Clinical Practice Guidelines

Neck of femur - Emergency Department

  • Fracture Guideline Index

    See also:  Neck of femur (NOF) fractures - Fracture clinics

    1. Summary
    2. How are they classified?
    3. How common are they and how do they occur?
    4. What do they look like - clinically?
    5. What radiological investigations should be ordered?
    6. What do they look like on x-ray?
    7. When is reduction (non-operative and operative) required?
    8. Do I need to refer to orthopaedics now?
    9. What is the usual ED management for this injury?
    10. What follow-up is required?
    11. What advice should I give to parents?
    12. What are the potential complications associated with this injury?

    1. Summary

    ED management

    Neck of femur (NOF) fractures are uncommon in children but can have serious consequences.  They are generally a result from higher energy trauma.

    Prompt orthopedic treatment is required.


    2. How are they classified?

    These fractures can be classified by the Delbet classification (Table 1).

    Table 1:  Delbet classification of neck of femur fractures.

    Delbet type

    Frequency

    Description

    ED Section 1 FEMORAL NECK FRACTURE Type 1

    5%

    Fracture goes through the physis (transphyseal)

    ED Section 1 FEMORAL NECK FRACTURE Type 2

    Most common

    ~50%

    Fracture goes through the middle of the femoral neck (transcervical)

    ED Section 1 FEMORAL NECK FRACTURE Type 3

    25-30%

    Fracture goes through base of the femoral neck (cervicotrochanteric)

    ED Section 1 FEMORAL NECK FRACTURE Type 4

    15%

    Fracture goes between the greater and lesser trochanters (intertrochanteric)


    3. How common are they and how do they occur?

    These fractures are rare and account for less than 1% of all paediatric fractures.  They generally occur from high energy injury mechanisms (such as a fall from a height or motor vehicle collision).  Pathologic fractures can occur from lower energy injuries.

    4. What do they look like - clinically?

    The patient will have a painful leg or hip and will not want to weight bear.  The leg may be shortened and externally rotated.


    5. What radiological investigations should be ordered?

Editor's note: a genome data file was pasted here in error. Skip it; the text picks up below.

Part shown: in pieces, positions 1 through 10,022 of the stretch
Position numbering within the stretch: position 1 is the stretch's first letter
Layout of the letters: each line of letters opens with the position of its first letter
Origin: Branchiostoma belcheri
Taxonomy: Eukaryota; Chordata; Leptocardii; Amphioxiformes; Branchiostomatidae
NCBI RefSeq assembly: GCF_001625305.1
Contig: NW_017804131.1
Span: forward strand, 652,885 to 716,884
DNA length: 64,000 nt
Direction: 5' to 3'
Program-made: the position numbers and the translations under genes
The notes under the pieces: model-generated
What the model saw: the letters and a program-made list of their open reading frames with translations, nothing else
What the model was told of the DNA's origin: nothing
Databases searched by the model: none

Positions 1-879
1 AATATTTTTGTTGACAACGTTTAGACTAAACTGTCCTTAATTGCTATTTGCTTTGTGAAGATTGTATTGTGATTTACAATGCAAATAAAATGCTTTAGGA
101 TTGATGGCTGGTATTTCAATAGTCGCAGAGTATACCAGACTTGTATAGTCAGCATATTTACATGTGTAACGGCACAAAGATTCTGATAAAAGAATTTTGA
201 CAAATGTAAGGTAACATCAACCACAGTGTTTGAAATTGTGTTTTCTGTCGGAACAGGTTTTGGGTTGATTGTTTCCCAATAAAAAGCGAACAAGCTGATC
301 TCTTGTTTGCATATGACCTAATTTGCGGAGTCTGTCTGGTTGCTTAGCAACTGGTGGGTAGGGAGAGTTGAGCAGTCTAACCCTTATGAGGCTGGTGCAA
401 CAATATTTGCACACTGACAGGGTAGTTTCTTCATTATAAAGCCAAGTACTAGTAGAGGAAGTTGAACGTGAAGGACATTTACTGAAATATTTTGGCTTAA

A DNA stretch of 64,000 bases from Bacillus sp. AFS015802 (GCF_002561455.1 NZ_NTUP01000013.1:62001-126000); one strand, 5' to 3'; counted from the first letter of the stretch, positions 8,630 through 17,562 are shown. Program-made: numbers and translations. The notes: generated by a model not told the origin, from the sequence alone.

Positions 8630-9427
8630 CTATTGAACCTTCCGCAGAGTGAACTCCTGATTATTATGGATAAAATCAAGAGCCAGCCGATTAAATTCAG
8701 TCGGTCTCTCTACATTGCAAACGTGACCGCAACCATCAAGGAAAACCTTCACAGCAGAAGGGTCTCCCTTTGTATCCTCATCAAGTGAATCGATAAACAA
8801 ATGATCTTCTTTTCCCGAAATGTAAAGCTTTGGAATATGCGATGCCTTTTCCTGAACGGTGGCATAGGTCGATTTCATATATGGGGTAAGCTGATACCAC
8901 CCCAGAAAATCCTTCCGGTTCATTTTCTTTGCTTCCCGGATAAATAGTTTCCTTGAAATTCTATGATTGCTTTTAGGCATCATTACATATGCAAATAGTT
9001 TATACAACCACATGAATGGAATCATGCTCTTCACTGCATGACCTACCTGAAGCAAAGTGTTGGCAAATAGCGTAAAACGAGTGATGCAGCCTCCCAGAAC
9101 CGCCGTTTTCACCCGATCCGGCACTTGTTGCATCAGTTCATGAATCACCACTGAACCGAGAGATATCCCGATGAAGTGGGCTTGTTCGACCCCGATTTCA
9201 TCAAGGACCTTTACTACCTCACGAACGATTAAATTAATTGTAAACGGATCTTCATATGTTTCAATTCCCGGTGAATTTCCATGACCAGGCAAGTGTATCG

Anteroposterior (AP) pelvis and AP/lateral views of the affected femur should be obtained


    6. What do they look like on x-ray? 

    Figure 1A_1369383-NOF Figure 1B_1369383-NOF2
    Figure 1:  Delbet type III femoral neck fracture.

    7. When is reduction (non-surgical or surgical) required?

    Reduction is required for all displaced fractures.  This is performed in the operating theatre.  All fractures need stabilisation.  The method is dependent upon the patient age and fracture pattern.

    8. Do I need to refer to orthopaedics now?

    All NOF fractures require prompt orthopedic assessment.


    9. What is the usual ED management for this injury?

    Patients involved in high energy trauma, should be assessed by Advanced Trauma Life Support (ATLS) principles.  Assessment should be made to identify the presence of any other injuries.  Analgesia should be given.  Prompt orthopedic consultation should be made. 

    10. What follow-up is required?

    Any follow-up should be arranged by the orthopaedic service.


    11. What advice should I give to parents?

    The child will be admitted to the hospital for treatment of the injury by orthopaedics.


    12. What are the potential complications associated with this injury?

    • Avascular necrosis (AVN, also called osteonecrosis) of the femoral head - this is the most common complication following a NOF fracture.  The risk of disruption of the blood supply to the femoral head is dependent on fracture type and age. The risk for a displaced Delbet type I fracture is up to 100%, for type II fracture is up to 61%, for type III fracture is up to 27% and for type IV fracture is 14%
    • Coxa vara (neck shaft angle <120 degrees) - this is the second most common complication and has been reported to occur in up to 30% of cases. This can occur from progressive deformity in initially undisplaced fractures or from loss of reduction in displaced fractures.  More severe coxa vara can cause abductor dysfunction and result in a Trendelenburg gait pattern
    • Growth arrest - the physis of the femoral head contributes to approximately 15% of overall limb length (3-4 mm of growth per year).  Reports of early physeal closure following NOF fractures vary in incidence of 5-65%.  It is associated with AVN and transphyseal fixation. Premature physeal closure can result in coxa vara and limb length discrepancy
    • Chondrolysis - this is uncommon but can be associated with osteonecrosis of the femoral head due to disruption of the blood supply to the cartilage of the femoral head
    • Infection - this is uncommon after surgical fixation of femoral neck fractures.  It is reported to occur in less than 1% of cases
    See fracture clinics for other potential complications. 

    References (Emergency setting)

    Boardman MJ, Herman MJ, Buck B, Pizzutillo PD. Hip Fractures in Children. J Am Acad Ortho Surg 2009; 17:162-73.
    McCarthy JM, Noonan K. Fractures and traumatic dislocations of the hip in children. In Rockwood and Wilkins' Fractures in Children, 7th Ed. Beaty JH, Kasser JR (Eds). Lippincott Williams & Wilkins, Philadelphia 2010. p.769-96.